Savana completed her BSc in Biomedical Sciences with a minor in Molecular Biology at the University of Guelph, where she stayed to also complete a masters degree in Biomedical Sciences (specializing in Applied Reproductive Biotechnologies). Currently, Savana is a PhD candidate in the laboratory of Dr. Sophie Petropoulos at l’Université de Montréal. Here, her research investigates the mechanisms underlying lineage specification in the mammalian preimplantation embryo. In particular, she is interested in the role small non-coding RNAs may have in proper establishment of the first embryonic lineages.
Innocent Uzochukwu Okagu – Trainee
PhD Student, Memorial University of Newfoundland and member, DOHaD TDC
Innocent Uzochukwu Okagu completed his Bachelor’s and Master’s of Sciences in Biochemistry at the University of Nigeria in 2012 and 2016, respectively. He after took up a teaching position in the same department in mid-2016 till date. Innocent is currently undergoing his doctoral training at the Department of Biochemistry, Memorial University of Newfoundland. Innocent investigates how the quality and quantity of lipids in maternal diets during gestation influences fetal sustainability and brain development and the biochemical mechanisms involved.
Hauna Sheyholislami, M.Sc. – Trainee
Hauna Sheyholislami is a PhD student in Dr. Kristin Connor’s lab at Carleton University. She received her MSc in Health: Science, Technology and Policy and BSc in Biology at Carleton. Hauna’s research interests include the role of the maternal gut microbiome, microbiome-altering substances and perinatal nutritional exposures and implications for maternal, fetal and infant health outcomes. Specifically, she is investigating the maternal gut microbiome and metabolome in pregnancies complicated by fetal neural tube defects.
Jessica Laura Puranda – Trainee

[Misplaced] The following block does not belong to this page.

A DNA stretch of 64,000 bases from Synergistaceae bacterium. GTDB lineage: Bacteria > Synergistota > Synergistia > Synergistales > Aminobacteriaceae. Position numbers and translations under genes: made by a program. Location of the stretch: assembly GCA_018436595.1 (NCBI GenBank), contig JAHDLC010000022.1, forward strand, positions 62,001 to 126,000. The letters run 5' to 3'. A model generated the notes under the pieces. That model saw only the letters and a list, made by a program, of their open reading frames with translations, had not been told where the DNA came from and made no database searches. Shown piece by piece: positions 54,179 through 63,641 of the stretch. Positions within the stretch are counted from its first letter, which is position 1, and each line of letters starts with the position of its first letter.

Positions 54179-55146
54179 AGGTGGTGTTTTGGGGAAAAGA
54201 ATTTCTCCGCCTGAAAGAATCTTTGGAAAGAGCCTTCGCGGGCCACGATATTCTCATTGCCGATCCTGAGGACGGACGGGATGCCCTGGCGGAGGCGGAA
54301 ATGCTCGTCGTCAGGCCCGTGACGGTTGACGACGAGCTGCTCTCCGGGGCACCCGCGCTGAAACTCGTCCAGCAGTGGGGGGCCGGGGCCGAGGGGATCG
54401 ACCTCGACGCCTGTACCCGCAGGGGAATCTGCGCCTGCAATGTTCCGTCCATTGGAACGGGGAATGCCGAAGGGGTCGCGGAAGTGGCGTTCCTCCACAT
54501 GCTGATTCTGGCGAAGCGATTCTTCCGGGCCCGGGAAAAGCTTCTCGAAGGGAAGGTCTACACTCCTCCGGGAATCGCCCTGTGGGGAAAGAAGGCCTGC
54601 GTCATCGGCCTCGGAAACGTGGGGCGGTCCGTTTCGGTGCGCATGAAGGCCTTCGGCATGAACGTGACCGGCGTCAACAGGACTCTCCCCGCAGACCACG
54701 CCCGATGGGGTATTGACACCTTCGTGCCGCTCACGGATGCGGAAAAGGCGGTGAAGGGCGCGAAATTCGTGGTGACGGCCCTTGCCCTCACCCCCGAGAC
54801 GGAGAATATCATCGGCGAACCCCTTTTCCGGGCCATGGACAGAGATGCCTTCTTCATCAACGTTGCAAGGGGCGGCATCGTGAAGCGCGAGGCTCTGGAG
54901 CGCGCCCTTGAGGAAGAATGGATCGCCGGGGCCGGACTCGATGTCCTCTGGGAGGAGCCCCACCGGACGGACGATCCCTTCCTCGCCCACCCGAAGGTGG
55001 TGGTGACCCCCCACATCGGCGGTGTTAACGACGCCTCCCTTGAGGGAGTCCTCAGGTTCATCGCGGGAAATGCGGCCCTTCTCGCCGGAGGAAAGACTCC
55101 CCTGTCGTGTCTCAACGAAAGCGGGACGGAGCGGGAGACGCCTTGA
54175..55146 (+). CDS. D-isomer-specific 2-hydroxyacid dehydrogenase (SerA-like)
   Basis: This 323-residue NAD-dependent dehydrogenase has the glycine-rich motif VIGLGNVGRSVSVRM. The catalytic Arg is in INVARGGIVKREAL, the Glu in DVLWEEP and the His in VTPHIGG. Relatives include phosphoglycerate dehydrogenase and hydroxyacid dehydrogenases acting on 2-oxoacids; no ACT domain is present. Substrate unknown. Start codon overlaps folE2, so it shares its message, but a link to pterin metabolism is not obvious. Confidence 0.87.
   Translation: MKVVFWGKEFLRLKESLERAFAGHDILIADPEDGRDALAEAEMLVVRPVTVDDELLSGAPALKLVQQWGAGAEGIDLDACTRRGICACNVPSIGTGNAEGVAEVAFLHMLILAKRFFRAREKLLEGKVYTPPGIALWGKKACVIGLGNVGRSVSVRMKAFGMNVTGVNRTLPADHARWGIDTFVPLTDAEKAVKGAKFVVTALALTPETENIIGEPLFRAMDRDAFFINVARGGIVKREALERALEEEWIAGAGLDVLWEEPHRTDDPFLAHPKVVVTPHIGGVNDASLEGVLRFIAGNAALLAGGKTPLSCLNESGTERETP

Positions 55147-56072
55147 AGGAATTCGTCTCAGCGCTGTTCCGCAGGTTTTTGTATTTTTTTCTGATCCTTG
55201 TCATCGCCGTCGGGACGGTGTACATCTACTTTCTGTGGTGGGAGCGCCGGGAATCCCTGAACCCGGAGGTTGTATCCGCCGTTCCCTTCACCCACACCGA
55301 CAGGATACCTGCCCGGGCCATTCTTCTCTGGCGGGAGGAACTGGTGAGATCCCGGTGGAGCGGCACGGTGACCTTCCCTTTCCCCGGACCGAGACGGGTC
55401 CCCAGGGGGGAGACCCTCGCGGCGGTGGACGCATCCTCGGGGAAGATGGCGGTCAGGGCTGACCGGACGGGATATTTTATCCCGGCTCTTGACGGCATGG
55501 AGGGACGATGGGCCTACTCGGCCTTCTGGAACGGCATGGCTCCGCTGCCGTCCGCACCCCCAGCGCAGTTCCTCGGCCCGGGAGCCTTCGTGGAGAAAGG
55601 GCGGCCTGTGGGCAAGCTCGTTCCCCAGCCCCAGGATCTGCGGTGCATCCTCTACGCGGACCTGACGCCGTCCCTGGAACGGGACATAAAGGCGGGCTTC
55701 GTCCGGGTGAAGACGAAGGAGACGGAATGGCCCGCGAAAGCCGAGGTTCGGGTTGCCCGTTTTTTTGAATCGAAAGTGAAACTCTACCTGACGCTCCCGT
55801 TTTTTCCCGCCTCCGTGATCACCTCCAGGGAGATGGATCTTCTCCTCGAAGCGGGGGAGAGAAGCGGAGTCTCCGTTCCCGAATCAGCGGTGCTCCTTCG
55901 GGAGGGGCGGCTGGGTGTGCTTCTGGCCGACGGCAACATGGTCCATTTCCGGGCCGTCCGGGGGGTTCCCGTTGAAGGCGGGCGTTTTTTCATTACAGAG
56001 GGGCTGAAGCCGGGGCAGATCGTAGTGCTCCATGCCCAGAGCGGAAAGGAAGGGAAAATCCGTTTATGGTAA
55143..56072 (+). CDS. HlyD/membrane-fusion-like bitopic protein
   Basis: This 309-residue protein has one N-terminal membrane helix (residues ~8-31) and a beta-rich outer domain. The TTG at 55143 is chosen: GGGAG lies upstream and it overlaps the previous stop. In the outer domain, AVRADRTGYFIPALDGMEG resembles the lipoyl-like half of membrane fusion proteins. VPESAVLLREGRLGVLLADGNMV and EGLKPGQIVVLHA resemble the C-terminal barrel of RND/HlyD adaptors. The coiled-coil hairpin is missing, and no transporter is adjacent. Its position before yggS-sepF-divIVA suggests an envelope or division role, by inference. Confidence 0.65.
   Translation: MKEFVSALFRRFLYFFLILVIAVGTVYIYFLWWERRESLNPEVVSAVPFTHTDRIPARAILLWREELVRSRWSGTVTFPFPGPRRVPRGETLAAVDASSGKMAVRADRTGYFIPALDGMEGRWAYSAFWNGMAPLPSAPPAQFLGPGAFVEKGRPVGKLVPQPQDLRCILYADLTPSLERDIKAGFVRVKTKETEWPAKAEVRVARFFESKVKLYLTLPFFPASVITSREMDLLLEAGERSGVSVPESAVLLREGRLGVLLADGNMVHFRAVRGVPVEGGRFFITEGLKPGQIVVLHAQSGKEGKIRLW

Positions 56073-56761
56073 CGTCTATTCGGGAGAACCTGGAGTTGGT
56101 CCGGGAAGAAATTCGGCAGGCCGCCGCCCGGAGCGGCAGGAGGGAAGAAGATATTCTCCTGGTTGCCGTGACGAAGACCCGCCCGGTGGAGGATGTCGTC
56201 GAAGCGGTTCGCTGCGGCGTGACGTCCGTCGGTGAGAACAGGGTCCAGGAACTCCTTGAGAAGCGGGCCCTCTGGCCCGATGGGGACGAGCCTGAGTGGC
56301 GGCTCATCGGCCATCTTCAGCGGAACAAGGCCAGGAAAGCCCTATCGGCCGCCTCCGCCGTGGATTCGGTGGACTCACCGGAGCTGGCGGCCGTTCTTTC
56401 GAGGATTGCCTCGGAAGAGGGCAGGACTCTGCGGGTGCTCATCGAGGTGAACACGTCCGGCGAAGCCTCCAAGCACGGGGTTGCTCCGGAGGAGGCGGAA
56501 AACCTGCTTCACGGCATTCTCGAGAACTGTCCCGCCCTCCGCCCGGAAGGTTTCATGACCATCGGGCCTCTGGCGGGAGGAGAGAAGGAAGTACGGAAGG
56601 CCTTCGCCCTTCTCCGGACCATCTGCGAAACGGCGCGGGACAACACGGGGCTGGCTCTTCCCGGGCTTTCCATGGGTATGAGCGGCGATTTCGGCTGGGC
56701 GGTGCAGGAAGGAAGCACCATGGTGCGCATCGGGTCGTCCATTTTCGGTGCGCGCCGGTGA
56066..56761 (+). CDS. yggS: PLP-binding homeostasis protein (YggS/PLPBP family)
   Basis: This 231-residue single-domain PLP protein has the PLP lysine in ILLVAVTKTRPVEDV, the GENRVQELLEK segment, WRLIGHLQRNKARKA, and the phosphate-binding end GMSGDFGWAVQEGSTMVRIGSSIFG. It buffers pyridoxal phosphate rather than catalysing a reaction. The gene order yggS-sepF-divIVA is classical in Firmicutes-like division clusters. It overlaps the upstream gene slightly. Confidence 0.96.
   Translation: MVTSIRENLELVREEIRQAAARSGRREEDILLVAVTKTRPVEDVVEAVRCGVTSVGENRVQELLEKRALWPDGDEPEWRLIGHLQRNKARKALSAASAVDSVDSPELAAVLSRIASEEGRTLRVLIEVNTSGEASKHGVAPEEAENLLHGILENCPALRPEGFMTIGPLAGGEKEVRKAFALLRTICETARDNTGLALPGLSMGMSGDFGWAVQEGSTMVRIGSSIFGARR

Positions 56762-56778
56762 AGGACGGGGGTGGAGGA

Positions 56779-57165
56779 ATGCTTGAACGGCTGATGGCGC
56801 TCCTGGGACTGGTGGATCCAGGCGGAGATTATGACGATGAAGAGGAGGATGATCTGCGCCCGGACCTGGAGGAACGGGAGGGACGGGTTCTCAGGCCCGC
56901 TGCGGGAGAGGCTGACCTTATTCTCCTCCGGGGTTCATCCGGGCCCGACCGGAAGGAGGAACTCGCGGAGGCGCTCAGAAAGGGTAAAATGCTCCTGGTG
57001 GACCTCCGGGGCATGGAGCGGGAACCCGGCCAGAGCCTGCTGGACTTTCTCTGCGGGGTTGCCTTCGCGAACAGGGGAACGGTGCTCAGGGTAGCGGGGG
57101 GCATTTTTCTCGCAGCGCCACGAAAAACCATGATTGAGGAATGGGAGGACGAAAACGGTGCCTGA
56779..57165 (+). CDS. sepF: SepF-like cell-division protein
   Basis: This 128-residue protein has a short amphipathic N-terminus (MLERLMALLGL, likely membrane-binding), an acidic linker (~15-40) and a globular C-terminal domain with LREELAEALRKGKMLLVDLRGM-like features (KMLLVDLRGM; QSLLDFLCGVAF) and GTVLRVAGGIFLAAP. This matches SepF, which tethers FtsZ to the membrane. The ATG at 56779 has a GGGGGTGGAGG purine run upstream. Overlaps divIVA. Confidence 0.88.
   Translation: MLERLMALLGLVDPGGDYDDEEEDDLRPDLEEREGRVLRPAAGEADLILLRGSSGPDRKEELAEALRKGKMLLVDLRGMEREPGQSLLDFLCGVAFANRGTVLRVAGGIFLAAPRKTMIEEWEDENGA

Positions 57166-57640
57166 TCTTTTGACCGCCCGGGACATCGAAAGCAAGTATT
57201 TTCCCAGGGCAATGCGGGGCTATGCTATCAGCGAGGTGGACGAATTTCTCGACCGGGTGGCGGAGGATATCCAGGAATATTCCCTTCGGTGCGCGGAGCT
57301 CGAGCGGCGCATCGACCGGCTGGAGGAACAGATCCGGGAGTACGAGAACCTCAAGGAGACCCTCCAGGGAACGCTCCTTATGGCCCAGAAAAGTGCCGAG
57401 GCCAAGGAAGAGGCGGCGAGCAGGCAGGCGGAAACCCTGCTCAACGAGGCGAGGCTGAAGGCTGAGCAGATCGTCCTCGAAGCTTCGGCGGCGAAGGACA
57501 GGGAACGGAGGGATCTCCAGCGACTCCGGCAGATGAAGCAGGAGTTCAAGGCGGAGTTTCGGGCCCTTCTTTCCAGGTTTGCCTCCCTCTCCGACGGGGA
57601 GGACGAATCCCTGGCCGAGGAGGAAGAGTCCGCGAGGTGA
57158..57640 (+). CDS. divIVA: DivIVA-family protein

PhD candidate, School of Human Kinetics, Faculty of Health Sciences, University of Ottawa
Jessica is a first year PhD candidate in Dr. Kristi Adamo’s Lab, who fast-tracked from her Master’s of Science. She completed her Honours Bachelor of Science at the University of Ottawa in 2020. Her PhD thesis will be focused on characterizing reproductive health, bone health, and musculoskeletal injuries in female Canadian Armed Forces members. Jessica is also working on project, validating accelerometry cut-off points in pregnant individuals. This project collaborates with Bishop’s University and the Complutense University of Madrid.
Marina White, B.Sc. (Hons.) – Member at Large
PhD Candidate, Department of Health Sciences, Carleton University
Marina is a PhD candidate in Dr. Kristin Connor’s lab in Health Sciences at Carleton University, where she began her graduate studies after receiving her BSc Hon. in Neuroscience at Carleton in 2017. Her research investigates how maternal health and the placenta influence fetal and infant development, with a focus on pregnancies complicated by maternal HIV infection or fetal congenital anomalies. Specifically, she is interested in understanding how the early nutritional environment and alterations in placental phenotype in these pregnancies may affect growth and neurodevelopmental trajectories.
- Maryam Kebbe
- Hirotaka Hamada
- Kozeta Miliku
- Luseadra McKerracher
- Shelby Oke
- Christian Bellissimo